I read The Graveyard Book first, and to say I loved it would be an understatement. And in a whirlwind of sudden, absolute admiration for this marvelous author, I proceeded to read American Gods, Neverwhere, Coraline, and one of the Sandman comics.

And I really, really disliked them all. I wanted to like them. I mean, he wrote The Graveyard Book, which I loved, and besides that... everybody knows that Neil Gaiman is a Genius, First Class, Do Not Pass GO Just Squat On Boardwalk. I mean, everybody knows, right? It's a Universal Fact, right?

I loved Good Omens, but that was co-written with Pratchett. I wonder if what I love about it is due to Pratchett, or Pratchett's influence on Gaiman. Either way, it's only in GO and TGB that I find the characters having depth, and that the writing rises about the mundane.

Also, there was this thing. Twitter.

And here I devolve into a discussion of social media and why I am increasingly disillusioned. Two of the first people I followed on Twitter were Gaiman and Joe Hill. I have unfollowed both since. Because I dislike their writing? No. I unfollowed both because they're pretentious twats who use Twitter as their blog instead of, you know, blogging and tweeting the link. Not to mention, the amount of smugness and self-importance exuded by these two knows no bounds. I may not agree with someone's political views or personal philosophies, and I wouldn't unfollow based solely on that. And perhaps there is some degree here of sexism, and why Men Succeed Where Women Don't -- because of their apparent natural born arrogance, their absolute certainty of their own intensely high worth. Meh. I don't know. They're both fucking annoying, so I hit unfollow and breathed a sigh of relief.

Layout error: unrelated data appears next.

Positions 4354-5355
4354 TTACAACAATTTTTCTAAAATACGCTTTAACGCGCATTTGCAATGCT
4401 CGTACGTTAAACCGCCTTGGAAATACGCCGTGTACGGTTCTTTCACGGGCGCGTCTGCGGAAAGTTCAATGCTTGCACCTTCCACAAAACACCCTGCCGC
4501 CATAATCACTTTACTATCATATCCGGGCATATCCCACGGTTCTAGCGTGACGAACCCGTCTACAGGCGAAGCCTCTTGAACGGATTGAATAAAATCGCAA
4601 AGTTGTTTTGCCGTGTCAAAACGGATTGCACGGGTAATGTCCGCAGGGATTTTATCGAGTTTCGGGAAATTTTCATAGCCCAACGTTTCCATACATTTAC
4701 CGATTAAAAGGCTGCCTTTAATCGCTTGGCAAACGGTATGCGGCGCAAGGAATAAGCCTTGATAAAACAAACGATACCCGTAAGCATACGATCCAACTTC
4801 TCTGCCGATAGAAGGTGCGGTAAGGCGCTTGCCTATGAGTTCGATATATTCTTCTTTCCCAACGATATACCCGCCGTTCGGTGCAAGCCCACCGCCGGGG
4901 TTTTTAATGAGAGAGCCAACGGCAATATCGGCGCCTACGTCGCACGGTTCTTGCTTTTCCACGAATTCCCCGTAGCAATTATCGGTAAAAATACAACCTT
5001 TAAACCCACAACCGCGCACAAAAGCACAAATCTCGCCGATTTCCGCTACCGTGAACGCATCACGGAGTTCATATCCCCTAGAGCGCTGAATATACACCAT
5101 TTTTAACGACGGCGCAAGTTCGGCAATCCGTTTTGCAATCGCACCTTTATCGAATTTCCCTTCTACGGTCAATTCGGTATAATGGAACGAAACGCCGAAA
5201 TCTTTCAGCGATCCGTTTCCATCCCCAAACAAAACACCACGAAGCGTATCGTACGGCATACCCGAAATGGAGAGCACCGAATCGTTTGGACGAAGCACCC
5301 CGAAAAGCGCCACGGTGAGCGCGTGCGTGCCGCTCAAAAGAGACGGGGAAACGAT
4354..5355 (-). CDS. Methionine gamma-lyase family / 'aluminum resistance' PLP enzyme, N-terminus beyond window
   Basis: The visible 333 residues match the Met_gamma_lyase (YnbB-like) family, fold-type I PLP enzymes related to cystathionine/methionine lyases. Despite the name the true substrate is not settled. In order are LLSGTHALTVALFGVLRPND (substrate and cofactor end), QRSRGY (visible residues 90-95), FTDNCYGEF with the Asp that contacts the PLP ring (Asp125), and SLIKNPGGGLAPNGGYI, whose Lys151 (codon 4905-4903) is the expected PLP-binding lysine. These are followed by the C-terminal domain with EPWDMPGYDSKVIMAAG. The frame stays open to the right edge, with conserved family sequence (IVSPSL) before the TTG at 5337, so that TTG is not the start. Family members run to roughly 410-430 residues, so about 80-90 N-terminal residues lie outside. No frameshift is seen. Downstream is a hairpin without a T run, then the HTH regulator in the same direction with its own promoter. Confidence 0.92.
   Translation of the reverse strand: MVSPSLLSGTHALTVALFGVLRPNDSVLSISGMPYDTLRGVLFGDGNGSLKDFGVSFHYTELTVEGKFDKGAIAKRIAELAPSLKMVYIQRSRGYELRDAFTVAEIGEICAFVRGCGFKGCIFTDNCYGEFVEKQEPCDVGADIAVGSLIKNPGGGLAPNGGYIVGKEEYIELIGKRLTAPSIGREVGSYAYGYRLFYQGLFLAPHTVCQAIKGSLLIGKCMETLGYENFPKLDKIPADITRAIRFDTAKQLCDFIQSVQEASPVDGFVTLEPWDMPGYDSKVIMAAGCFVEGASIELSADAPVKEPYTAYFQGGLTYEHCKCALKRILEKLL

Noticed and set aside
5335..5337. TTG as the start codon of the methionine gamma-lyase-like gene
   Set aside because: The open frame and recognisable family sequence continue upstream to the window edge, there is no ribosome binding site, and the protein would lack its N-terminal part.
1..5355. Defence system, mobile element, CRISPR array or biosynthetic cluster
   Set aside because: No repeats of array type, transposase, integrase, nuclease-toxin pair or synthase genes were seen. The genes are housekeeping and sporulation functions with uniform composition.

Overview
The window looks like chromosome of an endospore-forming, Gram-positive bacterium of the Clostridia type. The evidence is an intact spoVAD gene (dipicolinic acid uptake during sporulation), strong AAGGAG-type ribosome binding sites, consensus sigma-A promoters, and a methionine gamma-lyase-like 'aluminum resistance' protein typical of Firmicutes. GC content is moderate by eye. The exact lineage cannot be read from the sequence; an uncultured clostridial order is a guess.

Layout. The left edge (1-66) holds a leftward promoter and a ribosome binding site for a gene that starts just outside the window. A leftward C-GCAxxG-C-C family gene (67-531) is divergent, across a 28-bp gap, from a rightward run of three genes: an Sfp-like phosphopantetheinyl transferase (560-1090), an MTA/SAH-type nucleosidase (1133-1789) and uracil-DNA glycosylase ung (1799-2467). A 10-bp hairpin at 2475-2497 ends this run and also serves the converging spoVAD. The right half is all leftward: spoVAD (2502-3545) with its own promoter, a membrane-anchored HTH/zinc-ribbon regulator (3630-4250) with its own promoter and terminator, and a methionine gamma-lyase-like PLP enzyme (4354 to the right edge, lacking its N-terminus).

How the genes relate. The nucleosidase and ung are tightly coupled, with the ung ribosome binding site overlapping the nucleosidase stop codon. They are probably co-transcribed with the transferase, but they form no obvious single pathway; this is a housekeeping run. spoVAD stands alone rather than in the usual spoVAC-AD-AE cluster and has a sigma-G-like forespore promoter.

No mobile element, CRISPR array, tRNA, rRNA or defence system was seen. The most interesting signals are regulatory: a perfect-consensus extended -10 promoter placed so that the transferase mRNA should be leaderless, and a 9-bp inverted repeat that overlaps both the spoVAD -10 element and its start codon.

Will I still buy Hill's books? Sure. Gaiman? No. And not because of Twitter, but because I really, really don't like his writing.

Man. I felt totally uncomfortable saying this out loud, but last night, on a whim, I googled, "I don't like Neil Gaiman." Hello, fellow peeps! I had no idea there were so many of you! Including Quentin Crisp. Crisp make a valid argument, and he arrived at it the same way I did, essentially -- through reading, and through a vague, growing disenchantment that turned into outright dislike.

That's all. One last thing: someone just tweeted a link to a site that lets you keep track of who unfollowed you on Twitter. Unlike LJ, you don't receive notifications. One day you've got 60, next day 58, and who is gone? Who knows? Well, this site knows. While that's interesting -- and the majority, I find, are spammers who you didn't follow back within a 7-day time frame -- what I disliked was the company's assertion that you can use this to "call out unfollowers!" Dear lord. Are we that juvenile? Yes, actually. I see it all the time on Twitter. I don't get that -- why would you do that? If they weren't spammers, maybe they just decided you no longer interested them. So? Maybe you don't have anything in common with them. Whatever. It's akin to people on LJ posting that they've been de-friended. Get the fuck over it. Are you serious? Since when did following and friending become lifetime committments? And when did unfollowing and de-friending become personal attacks?